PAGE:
I've just delivered some brand new pieces to the Doll's house in Fordingbridge and I couldn't believe my eyes when I got there.
Back when Trivial Pursuit was fashionable and just about everyone was playing it I always plumped for the brown piece of cheese first!
Art and literature was my specialism, so it seems only appropriate to refer to Art and literature when thinking about my forthcoming exhibition at Waterstones in Salisbury.
My planning and preparation for this kind of exhibition is very similar to that of an art fair (more on that story later). In addition to preparing and packing your paintings I always create a hanging plan. It saves a lot of mucking about when you get to the venue. Sometimes I stray a little from the hanging plan and smaller pictures might find their way into gaps, or a centrepiece might find its way onto a different part of the stairwell, but broadly speaking I stick to the original plan, carefully choosing pieces that sit well together. You want to give each piece enough room to breathe, whilst still using wall space effectively so that you get to show off as much of your work as you can.
In addition I have fully stocked tool box, hooks, a stepladder, a drill, a screwdriver all ready to hang my work in precisely the right place. I have prepared laminated artist's statements, free postcard sized flyers and business cards all available for future customers to collect my details.
Is it all worth the bother?
Well of course it is, I go back to my first paragraph Art and literature always sat rather nicely together and I love the idea of people shopping and browsing in a bookstore, selecting a novel to take home and in the process being able to see beautiful, original oil paintings produced by an artist in their locality.
It's really lovely.
So I urge you over the next month to make your way to Waterstones on the High Street in Salisbury it's really lovely to buy books, real books, and I think it's rather nice to look at some art whilst you're there.
Next week I'll be telling you about future opportunities to see my artwork as there are plenty of art fairs coming your way in April and May.
For sometime now I've been adding a touch of gold leaf to the foreground of my paintings. Not all of them. Not very much. But every now and again I like this little extra bit of business for the eye. The images below are little details of foreground using gold leaf.
The thing is with gold leaf, is that I have the devil's own work to get the damn stuff where you want it. Also, gold is one of the few metals that can "cold solder" - i.e. it will stick to itself given half a chance, and you can't unravel it like cling film. It's also rather expensive to make those kind of mistakes all the time.
Guilders cushions, that keep your equipment and gold leaf all in the same place and keep all the annoying little wafts and drafts out, are all the thing for guilders.
But I'm not a guilder, I'm a painter that wants just a touch of guilding.
So I've been experimenting with other forms of gold.
It's jolly hard to find the right shade. I want it as close to gold leaf as I can get, nothing too brassy.
After much searching I've found some gold style powder and you can mix it with oil mediums, gold size, and glaze mediums so that you can paint oil colour along side or even on top of it.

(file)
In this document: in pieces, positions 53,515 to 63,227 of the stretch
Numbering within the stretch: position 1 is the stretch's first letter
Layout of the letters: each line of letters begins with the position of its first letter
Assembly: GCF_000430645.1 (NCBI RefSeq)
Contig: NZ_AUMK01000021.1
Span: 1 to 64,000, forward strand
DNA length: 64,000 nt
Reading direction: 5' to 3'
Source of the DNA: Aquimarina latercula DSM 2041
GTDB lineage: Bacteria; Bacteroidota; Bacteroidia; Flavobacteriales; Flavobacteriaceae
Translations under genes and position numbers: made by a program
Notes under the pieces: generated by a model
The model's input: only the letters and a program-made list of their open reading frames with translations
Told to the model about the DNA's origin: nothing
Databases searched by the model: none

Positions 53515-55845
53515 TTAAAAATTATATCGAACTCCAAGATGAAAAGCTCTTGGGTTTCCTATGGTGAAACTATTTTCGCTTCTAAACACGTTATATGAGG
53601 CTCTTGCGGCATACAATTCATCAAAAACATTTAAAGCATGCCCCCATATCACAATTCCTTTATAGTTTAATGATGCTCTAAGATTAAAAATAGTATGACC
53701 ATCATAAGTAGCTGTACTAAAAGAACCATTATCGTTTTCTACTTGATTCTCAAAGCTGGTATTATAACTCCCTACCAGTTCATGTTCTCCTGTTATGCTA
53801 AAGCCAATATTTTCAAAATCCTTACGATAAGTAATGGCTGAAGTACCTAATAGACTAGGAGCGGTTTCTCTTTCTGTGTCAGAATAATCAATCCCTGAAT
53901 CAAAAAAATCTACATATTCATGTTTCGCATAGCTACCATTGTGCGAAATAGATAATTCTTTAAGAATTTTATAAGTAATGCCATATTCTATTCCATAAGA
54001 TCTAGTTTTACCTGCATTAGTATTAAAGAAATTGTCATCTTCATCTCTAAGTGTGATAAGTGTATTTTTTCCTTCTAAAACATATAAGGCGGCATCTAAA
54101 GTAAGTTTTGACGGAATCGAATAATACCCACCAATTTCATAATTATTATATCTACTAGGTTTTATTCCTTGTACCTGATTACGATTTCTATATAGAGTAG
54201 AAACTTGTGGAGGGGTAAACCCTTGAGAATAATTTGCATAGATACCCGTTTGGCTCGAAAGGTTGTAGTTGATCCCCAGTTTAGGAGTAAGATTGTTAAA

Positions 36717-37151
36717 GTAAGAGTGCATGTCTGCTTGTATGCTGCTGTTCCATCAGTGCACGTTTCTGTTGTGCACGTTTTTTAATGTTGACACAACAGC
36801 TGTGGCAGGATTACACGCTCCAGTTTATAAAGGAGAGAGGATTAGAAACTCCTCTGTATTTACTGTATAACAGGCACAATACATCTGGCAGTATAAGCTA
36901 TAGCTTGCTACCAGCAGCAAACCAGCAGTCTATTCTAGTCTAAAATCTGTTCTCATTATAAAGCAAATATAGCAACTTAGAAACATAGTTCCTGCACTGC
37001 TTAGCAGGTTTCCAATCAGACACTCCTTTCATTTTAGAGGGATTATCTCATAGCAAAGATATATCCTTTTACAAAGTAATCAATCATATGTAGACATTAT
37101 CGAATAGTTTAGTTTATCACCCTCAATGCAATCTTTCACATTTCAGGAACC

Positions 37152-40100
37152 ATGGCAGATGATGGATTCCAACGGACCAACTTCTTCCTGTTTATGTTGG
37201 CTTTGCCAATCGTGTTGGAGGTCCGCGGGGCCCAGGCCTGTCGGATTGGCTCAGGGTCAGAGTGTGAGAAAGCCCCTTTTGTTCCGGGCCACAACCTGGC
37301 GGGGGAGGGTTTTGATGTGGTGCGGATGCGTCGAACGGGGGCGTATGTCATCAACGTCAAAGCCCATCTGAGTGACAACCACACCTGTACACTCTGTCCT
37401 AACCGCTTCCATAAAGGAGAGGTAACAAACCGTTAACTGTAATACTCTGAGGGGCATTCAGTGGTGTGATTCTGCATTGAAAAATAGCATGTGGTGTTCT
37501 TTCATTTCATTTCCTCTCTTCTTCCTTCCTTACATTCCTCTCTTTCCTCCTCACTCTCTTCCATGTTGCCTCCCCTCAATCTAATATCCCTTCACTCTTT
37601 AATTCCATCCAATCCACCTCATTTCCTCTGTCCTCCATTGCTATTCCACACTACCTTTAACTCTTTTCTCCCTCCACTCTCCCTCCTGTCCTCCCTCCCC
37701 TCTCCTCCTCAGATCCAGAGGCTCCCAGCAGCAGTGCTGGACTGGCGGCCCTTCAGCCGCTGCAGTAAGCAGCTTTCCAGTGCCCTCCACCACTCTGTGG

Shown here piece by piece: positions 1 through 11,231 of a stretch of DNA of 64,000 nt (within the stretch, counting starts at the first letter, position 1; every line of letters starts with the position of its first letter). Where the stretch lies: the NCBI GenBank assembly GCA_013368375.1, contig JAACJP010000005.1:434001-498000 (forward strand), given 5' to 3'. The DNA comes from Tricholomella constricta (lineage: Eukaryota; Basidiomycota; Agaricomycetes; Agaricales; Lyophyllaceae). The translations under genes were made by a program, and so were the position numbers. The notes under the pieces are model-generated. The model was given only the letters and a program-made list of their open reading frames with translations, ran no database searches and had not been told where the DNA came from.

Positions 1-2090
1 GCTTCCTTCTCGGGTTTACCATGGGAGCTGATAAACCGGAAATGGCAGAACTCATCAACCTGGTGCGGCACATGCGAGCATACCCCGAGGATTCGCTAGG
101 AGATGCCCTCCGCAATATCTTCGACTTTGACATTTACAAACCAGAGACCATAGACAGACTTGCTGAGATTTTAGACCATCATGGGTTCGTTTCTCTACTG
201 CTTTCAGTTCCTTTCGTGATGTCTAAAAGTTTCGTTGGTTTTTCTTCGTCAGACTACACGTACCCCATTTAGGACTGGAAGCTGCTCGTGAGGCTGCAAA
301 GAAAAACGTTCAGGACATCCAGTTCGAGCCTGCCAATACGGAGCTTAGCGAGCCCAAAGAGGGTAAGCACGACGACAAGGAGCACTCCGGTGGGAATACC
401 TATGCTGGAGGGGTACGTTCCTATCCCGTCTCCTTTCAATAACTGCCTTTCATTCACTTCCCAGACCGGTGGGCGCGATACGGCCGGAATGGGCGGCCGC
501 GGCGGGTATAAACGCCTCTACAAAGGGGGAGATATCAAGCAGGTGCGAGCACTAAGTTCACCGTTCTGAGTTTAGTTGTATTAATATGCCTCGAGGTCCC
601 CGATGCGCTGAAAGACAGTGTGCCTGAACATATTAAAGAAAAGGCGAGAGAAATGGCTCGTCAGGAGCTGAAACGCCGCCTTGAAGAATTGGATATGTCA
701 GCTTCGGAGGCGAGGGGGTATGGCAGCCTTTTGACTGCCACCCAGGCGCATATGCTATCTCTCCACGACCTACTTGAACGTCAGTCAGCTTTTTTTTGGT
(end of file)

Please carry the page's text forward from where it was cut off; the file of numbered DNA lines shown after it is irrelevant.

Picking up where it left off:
The medium I mix with the powder has an impact on it luminescence and it's colour.
After a lot of playing about...I mean serious experimentation and chemistry, I've discovered that my gold mixture makes a rather splendid background for some flowers for my daily painting project.
I posted one of Magnolia on Facebook and twitter the morning and it's already sold. Its the perfect gift for Mother's day. (I happen to have a lovely Mum who has her birthday the same week as Mother's day, so I always need an alternative to flowers planned!)
Despair not, there are four more gold pictures on my website, that went live today. Just as beautiful as the Magnolia, on gold and gorgeous. And I have a sneaking suspicion that there might be more. I absolutely love the effect.
So you've hunted the shops, you've bought some good things, but there are always a couple of people who are really hard to buy for!
If you're very unlucky those difficult people to buy for, are actually really deserving of something nice! Maybe they've always been really generous to you with their time or their gifts. And maybe they've already got everything they need! They don't collect anything, and they don't want chocolates or alcohol! Making it even more difficult to get anything worth having!
I've been doing my Christmas shopping, and being an artist I've tried to support local businesses and artisans wherever I can. It's a jolly good feeling.
I've also discovered, in the big stores, a lot of naff, pointless-Christmas-for-christmas-sake stuff out there too. There was a time when you could buy something nice and silly for pound and have a good laugh about it! Now, even the tat is expensive! So successfully getting something nice, sweet, unique, affordable and something you haven't bought for Auntie Maureen a hundred time already, can be really hard.
With this in mind, I have my miniature collection. They're really sweet, one of a kind, miniature Oil on canvas paintings. (Not prints! These are 100% hand painted) They're hung with ribbons which make them even more cute for a present.
They are also the bargain price of £35 which includes postage to any mainland UK address! Brilliant! Problem solved. Order this week to ensure you get them in time for Christmas day!
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